Read my 2001 Oregon Law Review article on American Indian economic development issues.
Indian Country Today reports today on the March 26 conference at Idaho Law School entitled “Living in Balance: Tribal Nation Economics and Law.”
Nez Perce Tribal Chairman Samuel Penney welcomed everyone to “Nez Perce country” and talked of the economic impact of his tribe on Idaho. He cited a study done by the University of Idaho that showed the tribe is the second largest employer in the region and has an equally significant economic impact.
Robert Miller, a professor at Lewis & Clark Law School in Portland and a citizen of the Eastern Shawnee Tribe of Oklahoma, spoke about “Tribal Economics from an Indigenous Perspective.” He stated that economic development is the most important issue facing tribal governments today.
“Without economic development on reservations, how are Native communities going to continue to survive? If there are not decent jobs. … not decent housing. … decent schools, where they can raise their children, what is going to keep a coherent, cohesive community together in Indian country today? The most important issue is to create economies on the reservations.”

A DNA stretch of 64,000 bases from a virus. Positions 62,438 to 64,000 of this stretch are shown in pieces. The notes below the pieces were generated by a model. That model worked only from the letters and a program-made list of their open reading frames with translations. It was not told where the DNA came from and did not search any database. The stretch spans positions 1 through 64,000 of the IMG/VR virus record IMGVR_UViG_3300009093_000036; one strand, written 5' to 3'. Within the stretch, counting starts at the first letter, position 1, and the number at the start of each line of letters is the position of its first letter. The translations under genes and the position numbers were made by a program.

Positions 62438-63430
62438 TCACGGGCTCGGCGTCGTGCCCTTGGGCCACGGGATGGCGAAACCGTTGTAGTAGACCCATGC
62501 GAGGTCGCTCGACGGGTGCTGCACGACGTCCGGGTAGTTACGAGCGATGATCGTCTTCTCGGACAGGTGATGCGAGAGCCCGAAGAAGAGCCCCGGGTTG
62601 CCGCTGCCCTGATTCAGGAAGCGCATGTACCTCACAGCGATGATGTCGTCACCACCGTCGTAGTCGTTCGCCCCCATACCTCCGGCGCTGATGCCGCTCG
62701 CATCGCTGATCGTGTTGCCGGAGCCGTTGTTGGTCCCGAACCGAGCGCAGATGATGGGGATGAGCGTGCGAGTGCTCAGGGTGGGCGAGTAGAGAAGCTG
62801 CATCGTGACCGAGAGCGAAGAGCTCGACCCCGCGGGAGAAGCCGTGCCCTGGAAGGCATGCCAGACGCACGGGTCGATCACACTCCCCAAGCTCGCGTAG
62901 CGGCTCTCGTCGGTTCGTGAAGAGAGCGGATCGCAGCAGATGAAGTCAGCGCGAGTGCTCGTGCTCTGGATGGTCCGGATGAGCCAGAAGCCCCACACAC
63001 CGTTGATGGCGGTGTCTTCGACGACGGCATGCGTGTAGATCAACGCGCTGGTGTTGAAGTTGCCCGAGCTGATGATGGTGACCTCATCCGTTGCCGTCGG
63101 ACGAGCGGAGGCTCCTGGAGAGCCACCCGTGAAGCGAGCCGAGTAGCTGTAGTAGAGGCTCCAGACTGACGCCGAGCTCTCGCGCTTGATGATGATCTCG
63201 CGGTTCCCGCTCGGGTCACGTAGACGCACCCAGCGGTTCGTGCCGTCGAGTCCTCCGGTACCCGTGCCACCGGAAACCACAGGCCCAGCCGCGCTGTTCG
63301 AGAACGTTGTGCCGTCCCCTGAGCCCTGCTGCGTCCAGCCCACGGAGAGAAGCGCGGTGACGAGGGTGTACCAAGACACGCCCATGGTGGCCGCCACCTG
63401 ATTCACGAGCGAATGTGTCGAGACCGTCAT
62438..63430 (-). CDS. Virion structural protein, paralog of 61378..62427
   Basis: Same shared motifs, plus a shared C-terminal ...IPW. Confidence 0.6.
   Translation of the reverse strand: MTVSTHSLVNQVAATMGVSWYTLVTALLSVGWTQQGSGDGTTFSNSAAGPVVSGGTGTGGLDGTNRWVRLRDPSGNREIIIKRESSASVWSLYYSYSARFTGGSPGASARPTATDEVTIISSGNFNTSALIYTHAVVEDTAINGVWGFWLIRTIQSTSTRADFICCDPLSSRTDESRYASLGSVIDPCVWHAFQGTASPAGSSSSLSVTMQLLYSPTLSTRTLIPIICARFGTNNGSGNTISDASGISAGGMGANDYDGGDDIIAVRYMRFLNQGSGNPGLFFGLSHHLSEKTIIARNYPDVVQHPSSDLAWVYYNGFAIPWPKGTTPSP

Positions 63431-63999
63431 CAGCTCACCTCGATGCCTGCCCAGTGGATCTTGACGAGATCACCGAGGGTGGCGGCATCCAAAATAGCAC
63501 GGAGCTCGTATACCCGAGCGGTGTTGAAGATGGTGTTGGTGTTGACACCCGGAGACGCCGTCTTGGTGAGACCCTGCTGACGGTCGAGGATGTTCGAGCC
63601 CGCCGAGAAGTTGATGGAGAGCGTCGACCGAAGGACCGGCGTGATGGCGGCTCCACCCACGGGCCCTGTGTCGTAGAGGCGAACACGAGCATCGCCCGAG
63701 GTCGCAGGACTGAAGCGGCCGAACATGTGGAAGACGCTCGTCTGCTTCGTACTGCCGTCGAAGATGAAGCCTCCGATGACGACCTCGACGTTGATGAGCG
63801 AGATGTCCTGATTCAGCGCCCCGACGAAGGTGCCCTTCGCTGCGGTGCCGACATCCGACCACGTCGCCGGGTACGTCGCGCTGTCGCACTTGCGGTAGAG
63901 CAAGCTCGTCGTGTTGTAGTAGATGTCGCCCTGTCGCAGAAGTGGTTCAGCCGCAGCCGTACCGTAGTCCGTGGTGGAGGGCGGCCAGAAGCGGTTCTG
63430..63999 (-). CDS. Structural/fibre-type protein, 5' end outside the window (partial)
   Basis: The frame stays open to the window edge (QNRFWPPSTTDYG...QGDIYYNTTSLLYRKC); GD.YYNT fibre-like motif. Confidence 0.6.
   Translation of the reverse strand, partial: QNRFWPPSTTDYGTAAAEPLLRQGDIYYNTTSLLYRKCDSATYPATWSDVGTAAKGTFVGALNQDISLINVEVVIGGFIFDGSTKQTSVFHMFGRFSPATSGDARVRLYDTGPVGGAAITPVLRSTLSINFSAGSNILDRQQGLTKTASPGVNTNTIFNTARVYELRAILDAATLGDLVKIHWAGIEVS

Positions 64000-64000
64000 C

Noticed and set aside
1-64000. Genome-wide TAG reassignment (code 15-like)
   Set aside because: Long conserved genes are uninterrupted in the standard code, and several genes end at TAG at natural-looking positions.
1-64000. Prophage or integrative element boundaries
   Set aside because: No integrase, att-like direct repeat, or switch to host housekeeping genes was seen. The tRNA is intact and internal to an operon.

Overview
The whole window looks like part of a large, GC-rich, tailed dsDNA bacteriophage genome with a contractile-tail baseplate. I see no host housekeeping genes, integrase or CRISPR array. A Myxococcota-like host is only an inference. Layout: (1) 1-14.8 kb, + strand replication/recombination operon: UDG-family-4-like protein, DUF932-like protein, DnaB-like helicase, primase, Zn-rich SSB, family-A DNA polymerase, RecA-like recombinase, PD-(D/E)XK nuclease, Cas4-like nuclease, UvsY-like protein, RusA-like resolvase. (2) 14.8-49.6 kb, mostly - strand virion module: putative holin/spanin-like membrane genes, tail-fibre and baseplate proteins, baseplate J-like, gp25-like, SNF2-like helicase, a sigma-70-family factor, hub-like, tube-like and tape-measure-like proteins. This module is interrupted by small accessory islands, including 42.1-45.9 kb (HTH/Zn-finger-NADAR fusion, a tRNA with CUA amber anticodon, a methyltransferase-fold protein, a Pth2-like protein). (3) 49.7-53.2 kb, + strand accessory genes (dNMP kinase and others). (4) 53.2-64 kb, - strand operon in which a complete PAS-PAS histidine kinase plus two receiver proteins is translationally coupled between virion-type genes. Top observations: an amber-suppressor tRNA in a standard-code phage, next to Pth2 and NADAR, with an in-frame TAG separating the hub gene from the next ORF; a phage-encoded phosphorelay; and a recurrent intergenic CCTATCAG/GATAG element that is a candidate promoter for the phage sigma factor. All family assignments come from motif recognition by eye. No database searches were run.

Gabe Galanda, an enrolled citizen of the Round Valley Indian Tribe and an attorney with Williams Kastner in Seattle, keynoted the day and spoke on “Indian Economic Sovereignty and Sustainability.”
“Without tribal small business and tribal private sector, which does not yet exist in any meaningful way in Indian country, economic sovereignty will never, ever, be realized.”
He encouraged tribes and individuals to “Buy Indian,” citing the need to recirculate money on reservations and to rely upon each other within Indian communities. He used Yakama Juice and Sister Sky as two good examples of failure to do this. Yakama Juice produces a variety of high quality products, yet “not one casino, tribal hotel, or restaurant uses it.” Sister Sky is a small company owned by two Spokane Indian sisters who produce lotions, hair products and the like which are high quality and culturally appropriate, but again not used in tribal enterprises. “Shame on us,” Galanda said.
Professor Stacy Leeds from the University of Kansas School of Law and a citizen of the Cherokee Nation of Oklahoma spoke on the role of tribal courts in tribal economics, and Professor Matthew Fletcher from Michigan State University College of Law, a citizen of the Grand Traverse Band, discussed the Supreme Court and the economics of tribal resistance.